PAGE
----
“[The late] Steve Jobs said it best: ‘Why would the big four music companies agree to let Apple and others distribute their music without using DRM systems to protect it? The simplest answer is because DRMs haven’t worked, and may never work, to halt music piracy.'” says marketing professor Dinah Vernik. “And our research presented a counterintuitive conclusion that in fact, removing the DRM can be more effective in decreasing music piracy than making the DRM more stringent.”
Because a DRM-restricted product will only be purchased by a legal user, “only the legal users pay the price and suffer from the restrictions,” the researchers write. “Illegal users are not affected because the pirated product does not have DRM restrictions.”
“Removal of these restrictions makes the product more convenient to use and intensifies competition with the traditional format (CDs), which has no DRM restrictions,” Vernik says. “This increased competition results in decreased prices for both downloadable and CD music and makes it more likely that consumers will move from stealing music to buying legal downloads.” Read full article here.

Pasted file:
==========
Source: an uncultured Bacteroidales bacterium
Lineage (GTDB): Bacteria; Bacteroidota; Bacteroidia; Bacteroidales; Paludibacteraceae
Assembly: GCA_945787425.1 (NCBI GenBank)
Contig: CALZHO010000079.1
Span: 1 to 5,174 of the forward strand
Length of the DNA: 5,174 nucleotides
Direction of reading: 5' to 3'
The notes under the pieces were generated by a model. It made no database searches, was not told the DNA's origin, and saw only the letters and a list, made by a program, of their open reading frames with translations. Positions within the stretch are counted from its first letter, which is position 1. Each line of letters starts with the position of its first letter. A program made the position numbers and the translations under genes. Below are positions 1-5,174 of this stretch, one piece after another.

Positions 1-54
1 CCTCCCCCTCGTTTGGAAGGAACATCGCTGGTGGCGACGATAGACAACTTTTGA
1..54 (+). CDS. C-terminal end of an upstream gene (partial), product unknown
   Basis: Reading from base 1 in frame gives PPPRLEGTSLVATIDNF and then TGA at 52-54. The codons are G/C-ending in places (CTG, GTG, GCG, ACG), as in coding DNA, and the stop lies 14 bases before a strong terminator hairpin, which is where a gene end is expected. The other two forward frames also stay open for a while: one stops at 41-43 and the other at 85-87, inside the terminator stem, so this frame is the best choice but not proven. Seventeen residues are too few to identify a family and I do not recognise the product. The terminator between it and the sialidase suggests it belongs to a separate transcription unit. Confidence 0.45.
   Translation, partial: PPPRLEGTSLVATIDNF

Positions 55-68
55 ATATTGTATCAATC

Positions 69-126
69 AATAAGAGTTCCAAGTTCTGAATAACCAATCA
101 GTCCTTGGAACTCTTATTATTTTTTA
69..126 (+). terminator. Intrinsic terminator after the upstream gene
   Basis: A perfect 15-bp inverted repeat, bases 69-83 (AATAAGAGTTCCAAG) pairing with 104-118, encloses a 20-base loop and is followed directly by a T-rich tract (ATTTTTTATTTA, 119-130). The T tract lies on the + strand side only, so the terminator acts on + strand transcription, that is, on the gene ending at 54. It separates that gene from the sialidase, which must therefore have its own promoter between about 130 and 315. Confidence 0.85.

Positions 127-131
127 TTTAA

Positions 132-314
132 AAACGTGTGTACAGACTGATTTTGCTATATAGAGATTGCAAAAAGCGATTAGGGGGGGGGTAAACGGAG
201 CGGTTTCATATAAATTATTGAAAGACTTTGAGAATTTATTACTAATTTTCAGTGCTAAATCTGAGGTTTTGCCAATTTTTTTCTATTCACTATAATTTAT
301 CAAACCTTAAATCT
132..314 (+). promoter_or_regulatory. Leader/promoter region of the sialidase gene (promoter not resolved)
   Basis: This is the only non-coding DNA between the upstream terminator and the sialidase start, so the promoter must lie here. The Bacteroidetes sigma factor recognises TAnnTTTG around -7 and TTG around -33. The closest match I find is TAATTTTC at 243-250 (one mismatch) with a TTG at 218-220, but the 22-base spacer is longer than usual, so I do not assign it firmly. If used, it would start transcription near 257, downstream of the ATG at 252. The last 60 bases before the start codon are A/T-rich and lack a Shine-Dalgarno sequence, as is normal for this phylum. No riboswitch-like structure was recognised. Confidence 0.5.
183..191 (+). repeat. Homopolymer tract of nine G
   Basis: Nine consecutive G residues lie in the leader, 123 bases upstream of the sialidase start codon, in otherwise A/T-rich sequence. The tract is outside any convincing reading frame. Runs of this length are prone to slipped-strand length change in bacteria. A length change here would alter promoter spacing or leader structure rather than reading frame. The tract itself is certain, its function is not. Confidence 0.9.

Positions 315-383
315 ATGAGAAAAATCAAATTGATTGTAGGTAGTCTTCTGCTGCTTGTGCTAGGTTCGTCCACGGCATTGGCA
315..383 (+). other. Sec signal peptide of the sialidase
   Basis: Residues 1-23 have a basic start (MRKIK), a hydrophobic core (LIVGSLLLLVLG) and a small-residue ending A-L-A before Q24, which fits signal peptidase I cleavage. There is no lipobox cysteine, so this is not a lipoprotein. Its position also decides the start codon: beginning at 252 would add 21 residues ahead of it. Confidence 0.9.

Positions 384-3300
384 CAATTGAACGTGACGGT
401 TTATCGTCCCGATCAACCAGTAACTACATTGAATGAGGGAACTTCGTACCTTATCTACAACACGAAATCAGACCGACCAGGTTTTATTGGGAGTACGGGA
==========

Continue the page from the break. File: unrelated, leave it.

by IDEO’s Design Director Martin Bone and Materials Scientist Kara Johnson.
The concept behind the C60 Redux is this: We’ve gone from handling vinyl, tapes and CD‘s to clicking on MP3’s, losing tactility in the process and making a casualty of the mix tape. Is it possible to bring that back in a digital way? Bone, Johnson, and a group of IDEO designers endeavored to do so by creating a music player built with RFID readers and some Arduino Mini Pros, all housed in a record player case. See for yourself.
Symphony is not a recording in the traditional sense; it literally “performs” its music live when turned on. A complete electronic circuit—programmed by the artist and assembled by hand—plays the music through a headphone jack mounted into the case itself. The album is available from Cantaloupe Music.
See Tristan and his 1-Bit Symphony on vimeo.